Patients with APL were risk-stratified according to white blood cell (WBC) and platelet (PLT) counts from peripheral blood testing at admission: low risk: WBC <10 × 109/L and PLT >40 × 109/L; intermediate risk: WBC <10 × 109/L and PLT <40 × 109/L; and high risk: WBC ≥10 × 109/L.

2.2. Methods
2.2.1. Study Hypothesis and Groups

This study hypothesized that RIF combined with ATRA would not be inferior to ATO combined with ATRA for the treatment of pediatric APL; oral RIF would reduce inpatient days and medical costs compared with intravenous ATO; and the combination therapy of oral RIF and ATRA would be more convenient for patients than the combination therapy of intravenous ATO and ATRA. Children who met the inclusion criteria were randomly assigned to the RIF and ATRA groups according to the random number table. Patients’ families and/or patients provided informed consent. The research followed guidelines of the Declaration of Helsinki and Tokyo for humans and was approved by an ethics committee of clinical investigation. The trial was retrospectively registered in February 2014 at http://www.clinicaltrials.gov as NCT02200978.

2.2.2. Chemotherapy Regimen

The specific chemotherapy regimen applied in this study is shown in Figure 1. During induction and consolidation therapy, the groups were treated with either RIF or ATO combined with ATRA and conventional chemotherapeutic drugs. The varieties and doses of conventional chemotherapeutic drugs depend on risk stratification. For the ATO group, ATO was administered at a dose of 0.16 mg/kg/day (≯10 mg/day) intravenously over 12 hours because prolonging the ATO infusion time can reduce the differentiation and promote the apoptosis of APL cells [13]. Patients assigned to the RIF group received RIF rather than ATO at a dose of 135 mg (half pill)/kg/day (≯30 pills/day) orally three times daily. RIF, also known as Fufang Huangdai Pian in Chinese (GUOYAOZHUNZI Z20090788), was obtained from Tianchang Yifan Pharmaceutical Co., Ltd (Anhui, China), and each tablet (270 mg per pill) contained 30 mg realgar, 125 mg Indigo naturalis, 45 mg Pseudostellariae Radix, 50 mg Salvia miltiorrhiza, and 20 mg garment film (a cover to contain the drug components). The interval between each consolidation course was four weeks, and an intrathecal injection was administered on the first day of each course at the following dose: 2 mg dexamethasone (DXM) + cytarabine (AC) (15 mg for <1 year old, 20 mg for 1–3 years old, and 30 mg for >3 years old). The expression of PML-RARα was detected by real-time polymerase chain reaction (RT-PCR) on the first day and at the end of consolidation therapy to determine minimal residual disease (MRD).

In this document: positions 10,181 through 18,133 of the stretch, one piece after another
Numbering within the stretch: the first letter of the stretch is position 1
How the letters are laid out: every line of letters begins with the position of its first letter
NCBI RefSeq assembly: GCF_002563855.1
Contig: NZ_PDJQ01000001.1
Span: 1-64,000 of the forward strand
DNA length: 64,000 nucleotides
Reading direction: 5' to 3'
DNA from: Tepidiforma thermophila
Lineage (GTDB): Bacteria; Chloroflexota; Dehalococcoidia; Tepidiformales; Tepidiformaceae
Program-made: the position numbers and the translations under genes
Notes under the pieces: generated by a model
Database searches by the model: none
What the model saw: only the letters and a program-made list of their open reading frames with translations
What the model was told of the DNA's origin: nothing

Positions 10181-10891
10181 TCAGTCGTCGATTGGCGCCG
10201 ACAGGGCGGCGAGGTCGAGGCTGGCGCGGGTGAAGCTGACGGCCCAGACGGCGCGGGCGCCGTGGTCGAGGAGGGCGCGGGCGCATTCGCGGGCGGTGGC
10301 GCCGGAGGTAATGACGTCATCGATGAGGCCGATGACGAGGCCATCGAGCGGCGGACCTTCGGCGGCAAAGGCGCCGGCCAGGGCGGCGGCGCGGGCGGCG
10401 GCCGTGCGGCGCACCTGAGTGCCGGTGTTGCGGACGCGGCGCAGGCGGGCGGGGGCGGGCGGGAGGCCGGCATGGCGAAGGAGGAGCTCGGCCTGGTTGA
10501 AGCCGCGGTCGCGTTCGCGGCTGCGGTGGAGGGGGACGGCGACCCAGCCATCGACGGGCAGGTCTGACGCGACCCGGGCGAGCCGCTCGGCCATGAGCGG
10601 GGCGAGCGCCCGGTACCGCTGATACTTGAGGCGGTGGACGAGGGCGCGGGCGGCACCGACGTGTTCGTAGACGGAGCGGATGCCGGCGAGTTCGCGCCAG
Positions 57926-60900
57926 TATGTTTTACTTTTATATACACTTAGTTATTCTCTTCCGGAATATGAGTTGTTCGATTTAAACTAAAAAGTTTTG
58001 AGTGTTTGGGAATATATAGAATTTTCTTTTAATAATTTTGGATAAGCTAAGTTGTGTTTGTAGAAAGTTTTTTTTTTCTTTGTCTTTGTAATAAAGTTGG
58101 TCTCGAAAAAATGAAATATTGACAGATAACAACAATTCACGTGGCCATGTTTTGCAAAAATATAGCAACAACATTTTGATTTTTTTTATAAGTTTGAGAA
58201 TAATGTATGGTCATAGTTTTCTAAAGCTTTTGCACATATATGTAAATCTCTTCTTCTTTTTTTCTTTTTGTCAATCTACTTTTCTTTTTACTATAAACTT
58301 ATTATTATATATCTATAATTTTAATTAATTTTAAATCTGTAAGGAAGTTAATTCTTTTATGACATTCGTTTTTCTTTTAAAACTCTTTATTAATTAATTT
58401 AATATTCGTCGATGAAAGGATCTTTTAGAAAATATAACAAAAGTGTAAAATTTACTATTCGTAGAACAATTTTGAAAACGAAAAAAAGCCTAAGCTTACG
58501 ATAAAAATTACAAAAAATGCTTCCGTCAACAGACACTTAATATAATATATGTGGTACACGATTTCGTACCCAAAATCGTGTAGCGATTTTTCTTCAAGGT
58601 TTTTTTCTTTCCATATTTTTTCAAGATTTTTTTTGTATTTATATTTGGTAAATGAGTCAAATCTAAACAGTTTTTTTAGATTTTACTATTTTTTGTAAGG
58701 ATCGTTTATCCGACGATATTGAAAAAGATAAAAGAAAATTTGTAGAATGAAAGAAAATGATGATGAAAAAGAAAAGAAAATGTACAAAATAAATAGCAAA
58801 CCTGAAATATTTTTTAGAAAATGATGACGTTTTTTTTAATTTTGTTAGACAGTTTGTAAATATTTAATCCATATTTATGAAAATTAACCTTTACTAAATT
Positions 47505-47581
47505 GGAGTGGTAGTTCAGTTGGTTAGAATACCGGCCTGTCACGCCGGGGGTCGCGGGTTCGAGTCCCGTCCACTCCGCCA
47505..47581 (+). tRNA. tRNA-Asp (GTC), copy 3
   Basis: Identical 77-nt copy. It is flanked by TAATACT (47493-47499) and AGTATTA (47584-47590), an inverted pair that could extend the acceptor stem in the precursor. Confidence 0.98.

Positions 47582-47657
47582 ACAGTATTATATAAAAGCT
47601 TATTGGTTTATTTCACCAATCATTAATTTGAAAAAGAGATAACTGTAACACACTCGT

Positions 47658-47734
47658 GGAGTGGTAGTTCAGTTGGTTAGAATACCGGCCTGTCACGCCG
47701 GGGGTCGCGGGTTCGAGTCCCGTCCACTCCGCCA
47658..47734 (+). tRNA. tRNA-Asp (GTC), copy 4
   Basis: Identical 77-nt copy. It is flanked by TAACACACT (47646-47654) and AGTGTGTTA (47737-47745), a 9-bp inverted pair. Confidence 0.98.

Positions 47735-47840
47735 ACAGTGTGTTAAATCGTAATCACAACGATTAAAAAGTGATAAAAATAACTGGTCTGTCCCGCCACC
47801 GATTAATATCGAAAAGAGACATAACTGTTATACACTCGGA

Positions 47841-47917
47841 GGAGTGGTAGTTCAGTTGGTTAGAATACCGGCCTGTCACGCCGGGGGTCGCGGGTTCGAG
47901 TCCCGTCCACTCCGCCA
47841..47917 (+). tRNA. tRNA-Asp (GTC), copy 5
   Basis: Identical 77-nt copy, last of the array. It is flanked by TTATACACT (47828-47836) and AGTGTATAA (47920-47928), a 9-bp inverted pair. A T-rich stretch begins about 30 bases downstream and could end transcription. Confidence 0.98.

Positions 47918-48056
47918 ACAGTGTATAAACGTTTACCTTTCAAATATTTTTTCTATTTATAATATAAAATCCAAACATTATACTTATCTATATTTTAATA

2.2.3. Supportive Therapy

At the beginning and during induction therapy, children with WBC >10 × 109/L were treated with oral hydroxyurea (100 mg/kg daily, 2–3 times per day) until WBC <10 × 109/L. When symptoms of induced differentiation syndrome were presented, dexamethasone (0.3–0.5 mg/kg·d) was used until the symptoms disappeared; if the symptoms were serious, ATRA and arsenic were suspended and resumed after symptom improvement. Recurrence was prevented by dexamethasone administration, as appropriate.